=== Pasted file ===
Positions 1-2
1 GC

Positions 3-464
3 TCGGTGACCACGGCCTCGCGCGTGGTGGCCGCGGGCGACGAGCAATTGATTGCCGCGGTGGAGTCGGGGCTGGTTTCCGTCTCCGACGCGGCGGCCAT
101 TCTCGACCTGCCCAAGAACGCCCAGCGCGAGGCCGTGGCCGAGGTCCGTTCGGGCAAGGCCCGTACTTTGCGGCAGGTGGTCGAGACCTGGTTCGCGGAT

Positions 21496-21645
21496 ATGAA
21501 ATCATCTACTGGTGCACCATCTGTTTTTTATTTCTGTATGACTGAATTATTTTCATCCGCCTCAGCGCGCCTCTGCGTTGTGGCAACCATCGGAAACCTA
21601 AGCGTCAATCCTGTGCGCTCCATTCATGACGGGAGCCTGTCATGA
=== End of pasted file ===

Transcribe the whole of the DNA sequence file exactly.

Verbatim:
Positions 1-2
1 GC

Positions 3-464
3 TCGGTGACCACGGCCTCGCGCGTGGTGGCCGCGGGCGACGAGCAATTGATTGCCGCGGTGGAGTCGGGGCTGGTTTCCGTCTCCGACGCGGCGGCCAT
101 TCTCGACCTGCCCAAGAACGCCCAGCGCGAGGCCGTGGCCGAGGTCCGTTCGGGCAAGGCCCGTACTTTGCGGCAGGTGGTCGAGACCTGGTTCGCGGAT

Positions 21496-21645
21496 ATGAA
21501 ATCATCTACTGGTGCACCATCTGTTTTTTATTTCTGTATGACTGAATTATTTTCATCCGCCTCAGCGCGCCTCTGCGTTGTGGCAACCATCGGAAACCTA
21601 AGCGTCAATCCTGTGCGCTCCATTCATGACGGGAGCCTGTCATGA